If it was up to Luka Doncic, he probably wouldn’t have even started playing basketball – let alone make NBA history at the tender age of 21.
In Slovenia and in Serbia – his father’s country of origin – football is very much the national sport, and so it was much to Doncic’s dismay that he was simply too tall to play the game. Even at the age of seven, he towered over his peers.
But football’s loss was basketball’s gain as the lanky Doncic hit the court….
Fast forward to the present day, and the Slovenian has just broken an incredible NBA record – he became the youngest player to ever make a 40-point triple-double in playoff history, and he joined an exclusive club of becoming only the third player to score 40 points, secure 15 rebounds and make 10 assists in a single playoff game as the Dallas Mavericks overcame the LA Clippers in the fourth game of their series.
Not even Michael Jordan can lay claim to such feats, and so at 21 Doncic clearly has the world at his (very large) feet.
No Tall Order
Even coming from such a basketball-heavy background, Doncic was always more of a football fan and longed to play the sport – but by the age of seven he had already grown too tall to play with any great ability.
It wasn’t long before his genetics kicked in anyway. His father, Sasa, played professional basketball in France and his homeland, while Doncic’s godfather is Rasho Nesterovic – the former San Antonio Spurs and Toronto Raptors star. That meant two things: Luka was always going to be a) very tall and b) very good at basketball.
Playing junior basketball in his home city of Ljubljana, it wasn’t long before he was scouted by teams from further afield, and in 2014 he was snapped up by Real Madrid.
The breakthrough moment for Doncic came at the tender age of 15 – he announced himself to the basketball world by being named MVP at the prestigious Next Generation Tournament, where the best young talents across the continent lock horns.
Such was Luka’s physical maturity and on-court nous that he made his debut for the senior Real Madrid team aged just 16. And it wasn’t long before he was making headlines among the bigger boys too – landing a huge buzzer beating three-pointer in his first El Clasico game against Barcelona in front of 15,000 spectators.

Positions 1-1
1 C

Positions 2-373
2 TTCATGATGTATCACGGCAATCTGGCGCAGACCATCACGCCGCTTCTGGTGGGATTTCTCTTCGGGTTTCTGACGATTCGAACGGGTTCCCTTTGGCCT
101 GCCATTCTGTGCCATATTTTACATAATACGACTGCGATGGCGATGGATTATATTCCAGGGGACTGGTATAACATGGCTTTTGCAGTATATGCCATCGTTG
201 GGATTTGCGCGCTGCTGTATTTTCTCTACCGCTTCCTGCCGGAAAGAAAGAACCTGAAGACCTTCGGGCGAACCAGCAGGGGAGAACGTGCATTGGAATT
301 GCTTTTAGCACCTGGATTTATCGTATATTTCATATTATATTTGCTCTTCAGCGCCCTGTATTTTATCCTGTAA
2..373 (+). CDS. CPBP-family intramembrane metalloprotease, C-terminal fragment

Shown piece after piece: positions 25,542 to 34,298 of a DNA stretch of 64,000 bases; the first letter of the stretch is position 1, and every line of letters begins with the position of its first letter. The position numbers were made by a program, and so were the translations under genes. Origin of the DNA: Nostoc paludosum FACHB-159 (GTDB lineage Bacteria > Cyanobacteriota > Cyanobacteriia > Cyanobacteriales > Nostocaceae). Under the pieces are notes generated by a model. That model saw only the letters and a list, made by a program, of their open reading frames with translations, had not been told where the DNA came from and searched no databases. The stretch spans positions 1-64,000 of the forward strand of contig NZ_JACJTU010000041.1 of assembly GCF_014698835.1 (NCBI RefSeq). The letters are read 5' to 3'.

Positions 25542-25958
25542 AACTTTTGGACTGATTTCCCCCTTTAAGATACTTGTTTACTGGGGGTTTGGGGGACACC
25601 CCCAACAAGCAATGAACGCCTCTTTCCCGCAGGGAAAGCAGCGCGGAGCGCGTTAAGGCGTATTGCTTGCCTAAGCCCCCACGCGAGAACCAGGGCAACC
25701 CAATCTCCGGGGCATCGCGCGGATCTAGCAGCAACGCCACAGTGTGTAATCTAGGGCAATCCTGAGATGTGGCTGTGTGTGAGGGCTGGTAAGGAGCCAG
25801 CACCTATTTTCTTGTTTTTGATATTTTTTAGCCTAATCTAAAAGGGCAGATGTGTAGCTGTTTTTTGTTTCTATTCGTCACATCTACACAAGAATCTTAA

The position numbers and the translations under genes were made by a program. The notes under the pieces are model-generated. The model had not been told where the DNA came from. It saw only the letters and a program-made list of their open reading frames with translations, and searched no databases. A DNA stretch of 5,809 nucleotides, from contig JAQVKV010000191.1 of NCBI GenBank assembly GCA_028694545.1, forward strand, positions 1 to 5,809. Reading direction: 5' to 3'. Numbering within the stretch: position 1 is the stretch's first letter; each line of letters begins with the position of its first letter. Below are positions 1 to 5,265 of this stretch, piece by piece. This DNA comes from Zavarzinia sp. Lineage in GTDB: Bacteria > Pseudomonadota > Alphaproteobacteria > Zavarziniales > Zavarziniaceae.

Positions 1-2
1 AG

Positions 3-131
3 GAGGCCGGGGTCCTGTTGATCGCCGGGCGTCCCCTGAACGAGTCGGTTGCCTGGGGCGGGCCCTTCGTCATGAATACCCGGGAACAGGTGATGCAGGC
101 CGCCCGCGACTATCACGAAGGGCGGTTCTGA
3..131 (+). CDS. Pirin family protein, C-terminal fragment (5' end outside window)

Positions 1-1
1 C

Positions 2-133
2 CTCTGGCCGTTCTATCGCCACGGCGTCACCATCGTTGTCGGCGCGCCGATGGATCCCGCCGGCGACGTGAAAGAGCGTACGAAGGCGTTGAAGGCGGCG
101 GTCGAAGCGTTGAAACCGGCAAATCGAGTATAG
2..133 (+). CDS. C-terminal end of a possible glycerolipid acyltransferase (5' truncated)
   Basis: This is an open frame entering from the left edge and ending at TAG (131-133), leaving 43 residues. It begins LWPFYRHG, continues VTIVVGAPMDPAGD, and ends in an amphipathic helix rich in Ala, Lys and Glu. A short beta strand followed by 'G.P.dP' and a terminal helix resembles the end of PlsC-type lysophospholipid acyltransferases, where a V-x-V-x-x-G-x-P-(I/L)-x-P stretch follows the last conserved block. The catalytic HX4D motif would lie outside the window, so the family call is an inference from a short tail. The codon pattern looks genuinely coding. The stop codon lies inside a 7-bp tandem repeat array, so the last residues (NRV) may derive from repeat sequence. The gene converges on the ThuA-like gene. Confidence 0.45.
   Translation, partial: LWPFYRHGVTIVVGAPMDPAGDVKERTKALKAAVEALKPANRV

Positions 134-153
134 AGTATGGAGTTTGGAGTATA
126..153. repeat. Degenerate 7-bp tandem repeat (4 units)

As is the case in football and other sports, the big boys of the NBA send their scouting team far and wide to find the next generation of talent, and with the 18-year-old Doncic tearing up the EuroLeague he didn’t have to wait too long for a trip Stateside to become a reality.
As he was in essence a free agent, the 19-year-old Doncic was able to declare himself for the NBA Draft, in which the best young stars and grizzled veterans are picked by NBA franchises to join their roster for the forthcoming season.
Doncic signed for the Atlanta Hawks in April 2018, but amazingly they decided to immediately trade the Slovenian on – picking up the excellent Trae Young in exchange.
But, on the whole, you would have to say that the Hawks’ loss was Dallas Mavericks’ gain.
It was in Texas that Doncic’s unstoppable rise continued. In his first full season with the franchise, he was selected for the All-Rookie First Team and then, just a month later, he was selected as the NBA Rookie of the Year.
And here we are in the 2019/20 campaign, in which Doncic featured in the NBA All Star Game despite only recently having turned 21.
Prior to the coronavirus suspension, the Slovenian was averaging 28.7 points per game as well as 9.3 rebounds and 8.7 assists – that has already put him into the MVP discussion, which would secure Doncic’s spot alongside basketball’s hall-of-fame talents.
His form has continued into the post season, with the Mavericks eyeing a run deep into the business end of the NBA playoffs. Antics like Doncic’s buzzer-beating 43-pointer against the Clippers will certainly help.
“I can’t explain the emotions I had when I saw the ball go in,” he said. “When I saw the whole team coming towards me that was one of the best feelings I have ever had as a player.”
You suspect there are many more good vibes to come in his basketball career.
What is a Triple-Double in Basketball?
Doncic’s incredible performance in the NBA playoffs ensured his spot in a very select pantheon of basketball’s stars.
He completed the most admired of the sport’s triple-doubles, which is recording double-digit figures in three of these categories:
- Points Scored
To secure the attacking triple-double of points, rebounds and assists is something of a holy grail for any basketball player worth their salt.
The Slovenian has some way to go to catch Oscar Robertson, the all-time leading triple-double scorer in the NBA, and Magic Johnson, who delivered more triple-doubles than any other player in NBA playoff matches.